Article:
Thanks to the Defense Advanced Research Projects Agency (DARPA), a man who’s been paralyzed for over a decade felt the touch of others through a prosthetic hand. This breakthrough points to a future where those who have lost limbs or suffered paralysis will be able to control objects and experience sensations.
DARPA has experimented with similar technology in the past, PBS reports. However, this advancement is considered substantial because it involves signals being sent from the prosthetic device to the region of the brain that feels touch. The agency explained the specifics in a news release:
The clinical work involved the placement of electrode arrays onto the paralyzed volunteer’s sensory cortex—the brain region responsible for identifying tactile sensations such as pressure. In addition, the team placed arrays on the volunteer’s motor cortex, the part of the brain that directs body movements.
Wires were run from the arrays on the motor cortex to a mechanical hand developed by the Applied Physics Laboratory (APL) at Johns Hopkins University. That gave the volunteer—whose identity is being withheld to protect his privacy—the capacity to control the hand’s movements with his thoughts, a feat previously accomplished under the DARPA program by another person with similar injuries.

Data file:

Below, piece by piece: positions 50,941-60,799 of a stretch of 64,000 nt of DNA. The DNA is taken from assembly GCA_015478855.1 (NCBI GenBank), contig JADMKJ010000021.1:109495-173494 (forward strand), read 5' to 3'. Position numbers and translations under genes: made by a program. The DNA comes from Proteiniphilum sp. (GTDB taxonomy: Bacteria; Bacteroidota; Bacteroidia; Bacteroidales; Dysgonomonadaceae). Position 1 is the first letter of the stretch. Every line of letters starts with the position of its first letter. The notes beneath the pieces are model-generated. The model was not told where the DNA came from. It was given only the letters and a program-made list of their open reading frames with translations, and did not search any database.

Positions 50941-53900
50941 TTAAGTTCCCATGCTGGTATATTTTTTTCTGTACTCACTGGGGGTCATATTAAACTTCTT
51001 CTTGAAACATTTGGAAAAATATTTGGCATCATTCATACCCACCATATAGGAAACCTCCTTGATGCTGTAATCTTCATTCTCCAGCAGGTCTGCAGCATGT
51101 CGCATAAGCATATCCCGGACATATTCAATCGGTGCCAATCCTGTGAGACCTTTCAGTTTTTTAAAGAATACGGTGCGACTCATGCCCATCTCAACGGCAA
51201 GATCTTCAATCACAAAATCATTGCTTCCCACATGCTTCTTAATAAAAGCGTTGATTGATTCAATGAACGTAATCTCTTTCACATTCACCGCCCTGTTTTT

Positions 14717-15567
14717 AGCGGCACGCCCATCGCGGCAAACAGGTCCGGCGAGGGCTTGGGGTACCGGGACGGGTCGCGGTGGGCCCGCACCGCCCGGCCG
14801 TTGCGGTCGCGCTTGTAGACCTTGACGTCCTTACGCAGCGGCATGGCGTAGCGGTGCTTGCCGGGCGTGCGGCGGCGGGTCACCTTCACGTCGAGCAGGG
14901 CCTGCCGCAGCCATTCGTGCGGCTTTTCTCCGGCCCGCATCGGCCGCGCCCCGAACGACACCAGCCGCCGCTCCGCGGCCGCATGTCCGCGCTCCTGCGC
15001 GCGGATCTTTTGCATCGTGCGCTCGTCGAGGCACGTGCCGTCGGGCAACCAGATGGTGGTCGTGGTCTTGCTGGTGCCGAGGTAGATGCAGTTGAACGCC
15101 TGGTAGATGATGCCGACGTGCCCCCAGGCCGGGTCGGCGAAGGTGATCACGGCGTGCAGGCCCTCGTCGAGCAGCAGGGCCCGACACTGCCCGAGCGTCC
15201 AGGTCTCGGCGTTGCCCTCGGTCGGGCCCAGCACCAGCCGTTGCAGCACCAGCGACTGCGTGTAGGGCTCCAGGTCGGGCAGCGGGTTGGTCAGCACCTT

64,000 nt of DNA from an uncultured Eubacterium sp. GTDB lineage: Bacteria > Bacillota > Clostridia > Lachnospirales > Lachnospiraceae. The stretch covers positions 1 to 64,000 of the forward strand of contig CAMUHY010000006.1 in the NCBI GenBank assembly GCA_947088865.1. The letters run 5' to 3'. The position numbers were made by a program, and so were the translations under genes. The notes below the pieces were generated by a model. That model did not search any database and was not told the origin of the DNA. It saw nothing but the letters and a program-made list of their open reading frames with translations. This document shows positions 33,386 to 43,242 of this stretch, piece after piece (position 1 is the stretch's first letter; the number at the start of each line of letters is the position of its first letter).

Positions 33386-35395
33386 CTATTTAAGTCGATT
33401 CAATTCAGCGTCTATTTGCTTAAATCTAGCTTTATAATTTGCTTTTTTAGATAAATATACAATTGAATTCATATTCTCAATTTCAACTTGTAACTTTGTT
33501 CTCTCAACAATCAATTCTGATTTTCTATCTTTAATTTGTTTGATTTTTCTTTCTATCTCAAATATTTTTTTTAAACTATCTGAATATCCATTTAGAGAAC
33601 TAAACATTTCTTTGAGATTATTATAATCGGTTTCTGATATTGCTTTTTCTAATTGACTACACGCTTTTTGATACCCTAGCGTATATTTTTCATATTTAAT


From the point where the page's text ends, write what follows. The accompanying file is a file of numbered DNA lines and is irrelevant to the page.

Justin Sanchez, a program manager for DARPA, further explained how this event could impact the future.
“Prosthetic limbs that can be controlled by thoughts are showing great promise, but without feedback from signals traveling back to the brain, it can be difficult to achieve the level of control needed to perform precise movements,” Sanchez said at the agency’s Wait, What? conference last week. “By wiring a sense of touch from a mechanical hand directly into the brain, this work shows the potential for seamless bio-technological restoration of near-natural function.”
This development is one of the many DARPA is working on at its relatively new Biological Technologies Office.
“DARPA’s investments in neurotechnologies are helping to open entirely new worlds of function and experience for individuals living with paralysis and have the potential to benefit people with similarly debilitating brain injuries or diseases,” Sanchez added.